“This regulation is giving us an opportunity to look at private equity and infrastructure investment as a way of having a meaningful impact on developing our own country,” commented Mokweni.

Execution by diverse and transformative boards is key

However, the changes to the regulation are only one part of the conversation. D’Alton questioned the panellists as to what else needs to be in place to ensure infrastructure investments materialise.

Maisela’s response was: “Diversity, including of expertise, is very important for boards, as is transformation and inclusivity. Trustees must use service providers who understand the plight of the people – who understand that some members may be in rural areas where there are no roads, toilets or bridges.”

She also advised boards of trustees to assign assets or give mandates to black asset managers who have roots within those communities and who truly understand the socioeconomic challenges they face.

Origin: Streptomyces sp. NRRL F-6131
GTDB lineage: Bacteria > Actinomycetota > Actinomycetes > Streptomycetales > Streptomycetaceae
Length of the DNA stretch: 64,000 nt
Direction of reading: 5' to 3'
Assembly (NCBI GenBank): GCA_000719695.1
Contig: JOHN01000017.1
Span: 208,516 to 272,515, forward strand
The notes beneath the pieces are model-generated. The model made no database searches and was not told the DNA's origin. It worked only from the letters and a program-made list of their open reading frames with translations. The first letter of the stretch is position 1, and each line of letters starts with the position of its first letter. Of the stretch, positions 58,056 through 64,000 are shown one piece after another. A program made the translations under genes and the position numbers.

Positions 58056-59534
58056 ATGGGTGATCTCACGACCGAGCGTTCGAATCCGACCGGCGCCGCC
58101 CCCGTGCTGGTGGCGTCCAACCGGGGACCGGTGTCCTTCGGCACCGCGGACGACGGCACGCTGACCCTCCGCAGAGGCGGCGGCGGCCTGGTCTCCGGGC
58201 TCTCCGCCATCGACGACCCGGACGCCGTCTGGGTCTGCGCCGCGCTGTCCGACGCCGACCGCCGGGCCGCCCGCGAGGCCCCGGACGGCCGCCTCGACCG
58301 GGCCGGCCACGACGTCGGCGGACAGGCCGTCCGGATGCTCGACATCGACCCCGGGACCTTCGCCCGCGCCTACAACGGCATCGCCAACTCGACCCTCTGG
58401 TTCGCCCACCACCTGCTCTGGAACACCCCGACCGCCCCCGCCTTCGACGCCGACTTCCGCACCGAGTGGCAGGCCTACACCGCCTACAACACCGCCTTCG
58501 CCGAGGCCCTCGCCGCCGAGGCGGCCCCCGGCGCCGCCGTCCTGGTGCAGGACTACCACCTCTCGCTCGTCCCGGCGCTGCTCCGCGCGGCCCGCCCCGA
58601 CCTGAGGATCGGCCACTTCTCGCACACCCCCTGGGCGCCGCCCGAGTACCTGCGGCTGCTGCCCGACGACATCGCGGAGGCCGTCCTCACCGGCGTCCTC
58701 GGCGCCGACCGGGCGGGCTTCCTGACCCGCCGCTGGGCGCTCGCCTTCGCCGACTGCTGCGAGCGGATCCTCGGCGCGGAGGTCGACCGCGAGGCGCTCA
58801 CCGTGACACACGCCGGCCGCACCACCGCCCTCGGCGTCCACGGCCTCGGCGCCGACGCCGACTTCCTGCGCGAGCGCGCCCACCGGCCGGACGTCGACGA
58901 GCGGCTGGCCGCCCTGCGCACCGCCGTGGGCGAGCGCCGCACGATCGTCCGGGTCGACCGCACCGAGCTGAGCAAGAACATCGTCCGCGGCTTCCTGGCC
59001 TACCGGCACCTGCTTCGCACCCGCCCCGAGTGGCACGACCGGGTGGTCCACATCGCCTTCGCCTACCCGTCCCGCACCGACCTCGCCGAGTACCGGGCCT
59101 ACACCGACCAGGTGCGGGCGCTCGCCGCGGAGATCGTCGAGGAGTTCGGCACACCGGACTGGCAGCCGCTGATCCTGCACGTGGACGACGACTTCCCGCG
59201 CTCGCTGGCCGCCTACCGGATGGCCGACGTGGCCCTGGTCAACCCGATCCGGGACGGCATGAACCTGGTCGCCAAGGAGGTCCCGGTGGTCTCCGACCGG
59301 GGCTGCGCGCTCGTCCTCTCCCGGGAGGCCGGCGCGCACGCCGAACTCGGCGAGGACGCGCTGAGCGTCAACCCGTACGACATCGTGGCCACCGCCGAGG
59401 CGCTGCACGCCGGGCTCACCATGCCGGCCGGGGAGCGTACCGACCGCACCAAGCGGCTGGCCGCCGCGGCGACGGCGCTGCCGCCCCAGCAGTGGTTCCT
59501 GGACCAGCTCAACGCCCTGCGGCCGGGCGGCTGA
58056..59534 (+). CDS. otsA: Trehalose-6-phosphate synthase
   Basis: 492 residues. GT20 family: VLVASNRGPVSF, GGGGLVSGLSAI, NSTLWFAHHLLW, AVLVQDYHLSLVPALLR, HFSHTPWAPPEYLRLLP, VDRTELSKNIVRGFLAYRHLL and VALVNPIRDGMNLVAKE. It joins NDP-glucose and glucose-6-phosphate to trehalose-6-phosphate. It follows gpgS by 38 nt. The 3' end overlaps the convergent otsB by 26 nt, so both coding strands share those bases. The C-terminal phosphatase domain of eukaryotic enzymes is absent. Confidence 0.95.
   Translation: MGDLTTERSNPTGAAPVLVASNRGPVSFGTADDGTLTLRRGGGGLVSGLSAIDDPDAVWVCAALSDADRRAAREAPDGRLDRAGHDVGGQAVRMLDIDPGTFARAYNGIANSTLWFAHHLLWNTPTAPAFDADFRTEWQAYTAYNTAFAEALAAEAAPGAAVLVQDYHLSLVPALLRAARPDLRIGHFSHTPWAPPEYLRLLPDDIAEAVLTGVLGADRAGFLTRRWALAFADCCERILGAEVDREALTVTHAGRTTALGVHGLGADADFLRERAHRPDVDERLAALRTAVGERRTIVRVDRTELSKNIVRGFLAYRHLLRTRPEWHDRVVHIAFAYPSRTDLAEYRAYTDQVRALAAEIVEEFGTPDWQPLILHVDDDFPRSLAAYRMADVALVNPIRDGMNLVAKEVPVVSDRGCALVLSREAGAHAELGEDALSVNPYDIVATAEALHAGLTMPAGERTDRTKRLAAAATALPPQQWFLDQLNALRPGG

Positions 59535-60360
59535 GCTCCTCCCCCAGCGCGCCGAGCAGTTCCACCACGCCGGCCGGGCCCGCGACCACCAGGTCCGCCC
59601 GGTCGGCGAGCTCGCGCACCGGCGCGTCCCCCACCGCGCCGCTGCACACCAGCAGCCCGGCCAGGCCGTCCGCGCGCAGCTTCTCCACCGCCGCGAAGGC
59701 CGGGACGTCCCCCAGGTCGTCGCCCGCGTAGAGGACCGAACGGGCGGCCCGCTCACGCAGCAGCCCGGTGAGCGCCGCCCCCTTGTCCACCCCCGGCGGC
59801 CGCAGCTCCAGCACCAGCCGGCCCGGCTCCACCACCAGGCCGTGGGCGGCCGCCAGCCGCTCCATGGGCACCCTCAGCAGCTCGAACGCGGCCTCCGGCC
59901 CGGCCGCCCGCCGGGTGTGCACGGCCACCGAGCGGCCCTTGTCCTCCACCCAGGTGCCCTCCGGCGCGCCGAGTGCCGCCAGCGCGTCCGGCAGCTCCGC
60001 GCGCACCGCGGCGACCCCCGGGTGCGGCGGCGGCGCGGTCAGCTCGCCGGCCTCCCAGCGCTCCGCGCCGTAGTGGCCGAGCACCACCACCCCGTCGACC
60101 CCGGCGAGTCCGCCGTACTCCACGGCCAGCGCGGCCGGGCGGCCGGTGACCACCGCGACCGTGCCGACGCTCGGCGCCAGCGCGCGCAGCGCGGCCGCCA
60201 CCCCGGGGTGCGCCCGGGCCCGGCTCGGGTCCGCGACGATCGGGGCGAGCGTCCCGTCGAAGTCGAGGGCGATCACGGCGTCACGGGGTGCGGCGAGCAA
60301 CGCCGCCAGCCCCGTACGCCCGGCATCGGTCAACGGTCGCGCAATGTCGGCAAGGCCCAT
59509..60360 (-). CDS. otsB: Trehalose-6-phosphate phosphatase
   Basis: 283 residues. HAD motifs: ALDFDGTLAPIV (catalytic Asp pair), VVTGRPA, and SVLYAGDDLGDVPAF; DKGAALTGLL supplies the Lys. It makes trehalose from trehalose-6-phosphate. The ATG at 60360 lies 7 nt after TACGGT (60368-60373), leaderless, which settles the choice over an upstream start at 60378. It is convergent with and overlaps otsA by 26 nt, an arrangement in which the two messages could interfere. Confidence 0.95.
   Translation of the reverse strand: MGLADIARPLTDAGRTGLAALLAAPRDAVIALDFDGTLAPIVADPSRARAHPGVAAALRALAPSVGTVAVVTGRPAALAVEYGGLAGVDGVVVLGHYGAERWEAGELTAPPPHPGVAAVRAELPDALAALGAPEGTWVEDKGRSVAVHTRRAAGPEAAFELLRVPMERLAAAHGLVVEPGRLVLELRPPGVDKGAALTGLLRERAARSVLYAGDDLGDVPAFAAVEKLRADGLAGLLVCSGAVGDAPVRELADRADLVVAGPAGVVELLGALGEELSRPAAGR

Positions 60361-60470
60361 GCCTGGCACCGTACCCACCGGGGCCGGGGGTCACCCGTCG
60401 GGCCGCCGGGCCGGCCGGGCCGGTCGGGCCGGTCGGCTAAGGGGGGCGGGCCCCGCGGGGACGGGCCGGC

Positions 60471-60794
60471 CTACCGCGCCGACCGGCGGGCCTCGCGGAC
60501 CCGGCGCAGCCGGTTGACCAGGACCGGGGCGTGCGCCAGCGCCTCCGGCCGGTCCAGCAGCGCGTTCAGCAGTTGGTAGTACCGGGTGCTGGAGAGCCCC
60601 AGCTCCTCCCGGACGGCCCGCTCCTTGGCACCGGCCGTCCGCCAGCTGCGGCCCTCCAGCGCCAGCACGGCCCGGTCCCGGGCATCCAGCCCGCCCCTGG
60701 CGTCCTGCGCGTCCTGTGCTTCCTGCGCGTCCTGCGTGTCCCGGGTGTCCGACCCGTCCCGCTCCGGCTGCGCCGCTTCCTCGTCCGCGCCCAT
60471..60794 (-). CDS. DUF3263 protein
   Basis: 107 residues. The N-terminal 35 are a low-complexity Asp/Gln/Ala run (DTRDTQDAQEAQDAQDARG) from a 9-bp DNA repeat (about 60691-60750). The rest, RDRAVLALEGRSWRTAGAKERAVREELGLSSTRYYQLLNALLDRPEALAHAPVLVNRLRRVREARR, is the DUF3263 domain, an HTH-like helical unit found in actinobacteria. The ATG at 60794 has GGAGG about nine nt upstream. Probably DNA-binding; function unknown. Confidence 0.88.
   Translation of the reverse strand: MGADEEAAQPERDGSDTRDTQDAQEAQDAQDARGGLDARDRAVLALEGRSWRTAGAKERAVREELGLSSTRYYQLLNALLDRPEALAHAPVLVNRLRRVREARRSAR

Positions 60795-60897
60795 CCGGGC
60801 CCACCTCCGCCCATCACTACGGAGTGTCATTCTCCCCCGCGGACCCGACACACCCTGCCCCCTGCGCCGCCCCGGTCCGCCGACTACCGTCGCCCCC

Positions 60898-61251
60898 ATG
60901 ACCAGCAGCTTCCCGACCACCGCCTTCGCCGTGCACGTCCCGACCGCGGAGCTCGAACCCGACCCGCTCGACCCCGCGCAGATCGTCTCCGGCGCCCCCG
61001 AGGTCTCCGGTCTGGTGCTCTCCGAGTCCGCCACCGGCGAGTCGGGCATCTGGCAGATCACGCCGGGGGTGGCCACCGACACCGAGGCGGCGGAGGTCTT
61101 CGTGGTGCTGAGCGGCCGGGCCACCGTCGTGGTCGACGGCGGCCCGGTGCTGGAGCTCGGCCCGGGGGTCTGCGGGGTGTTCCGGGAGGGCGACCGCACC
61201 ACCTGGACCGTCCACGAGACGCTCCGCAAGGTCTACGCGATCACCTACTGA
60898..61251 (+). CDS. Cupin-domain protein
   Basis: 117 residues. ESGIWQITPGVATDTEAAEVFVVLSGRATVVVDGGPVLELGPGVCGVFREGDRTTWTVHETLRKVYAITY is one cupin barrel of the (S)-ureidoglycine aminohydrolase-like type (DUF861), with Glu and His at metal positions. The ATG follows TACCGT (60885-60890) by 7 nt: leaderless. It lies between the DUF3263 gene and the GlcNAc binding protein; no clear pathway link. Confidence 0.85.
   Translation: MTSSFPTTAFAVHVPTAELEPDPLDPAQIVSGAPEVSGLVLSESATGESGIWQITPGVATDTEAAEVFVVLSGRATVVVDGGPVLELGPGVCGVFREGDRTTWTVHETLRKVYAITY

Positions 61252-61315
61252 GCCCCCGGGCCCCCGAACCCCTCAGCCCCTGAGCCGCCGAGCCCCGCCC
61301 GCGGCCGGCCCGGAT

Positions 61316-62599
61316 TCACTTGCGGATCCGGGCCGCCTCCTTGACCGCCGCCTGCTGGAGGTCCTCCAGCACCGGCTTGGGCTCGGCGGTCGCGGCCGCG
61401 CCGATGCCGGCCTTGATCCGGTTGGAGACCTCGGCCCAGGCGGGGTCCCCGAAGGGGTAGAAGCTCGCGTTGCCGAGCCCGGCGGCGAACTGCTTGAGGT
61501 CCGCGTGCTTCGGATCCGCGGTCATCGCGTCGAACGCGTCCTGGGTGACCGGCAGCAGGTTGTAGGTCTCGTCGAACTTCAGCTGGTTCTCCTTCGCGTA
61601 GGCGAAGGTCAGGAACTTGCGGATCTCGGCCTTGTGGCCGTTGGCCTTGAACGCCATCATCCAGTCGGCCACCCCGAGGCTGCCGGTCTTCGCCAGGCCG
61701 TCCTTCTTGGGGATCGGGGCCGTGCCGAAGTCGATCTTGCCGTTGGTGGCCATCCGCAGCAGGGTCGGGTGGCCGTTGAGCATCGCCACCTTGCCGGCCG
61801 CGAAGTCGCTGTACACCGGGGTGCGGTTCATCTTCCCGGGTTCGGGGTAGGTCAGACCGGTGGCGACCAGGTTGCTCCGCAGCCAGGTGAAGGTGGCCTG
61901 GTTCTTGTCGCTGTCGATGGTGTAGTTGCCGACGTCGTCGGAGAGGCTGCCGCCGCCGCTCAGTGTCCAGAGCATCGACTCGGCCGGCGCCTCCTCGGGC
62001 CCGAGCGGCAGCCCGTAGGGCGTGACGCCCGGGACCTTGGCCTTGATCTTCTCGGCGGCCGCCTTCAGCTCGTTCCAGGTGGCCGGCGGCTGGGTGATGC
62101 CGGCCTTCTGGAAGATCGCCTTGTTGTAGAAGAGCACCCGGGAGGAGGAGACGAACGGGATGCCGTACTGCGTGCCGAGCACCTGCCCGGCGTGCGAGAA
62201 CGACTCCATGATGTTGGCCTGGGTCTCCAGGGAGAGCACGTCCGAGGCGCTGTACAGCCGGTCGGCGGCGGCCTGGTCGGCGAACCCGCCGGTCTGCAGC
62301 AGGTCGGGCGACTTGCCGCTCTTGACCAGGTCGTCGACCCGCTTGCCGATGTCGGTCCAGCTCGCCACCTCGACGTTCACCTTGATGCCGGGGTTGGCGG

Steps in the right direction

Drawing the session to a close, D’Alton highlighted the widespread support for the proposed changes to Regulation 28 across the panel and encouraged trustees to actively participate in the public consultation process.

Commenting on the session, van Lill said: “Overall, the session highlighted just how much work still needs to be done in this area for the implementation and execution of the proposed changes to be successful.

“However, ensuring alignment between retirement funds, that proper classification and definitions exist and that oversight and monitoring is effectively undertaken are all steps in the right direction,” she concluded.

Tanya van Lill is SAVCA CEO.


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Investment into infrastructure in Africa is best described as pouring water into a bottomless bucket and expecting it to fill.

Who in his right mind will invest 55% of his portfolio in SA and on top of everything else in infrastructure??

These people need serious help. It seems as though pension funds will be used for welfare projects and “Infrastructure” in SA is corrupt to the core and theft will be the order of the day.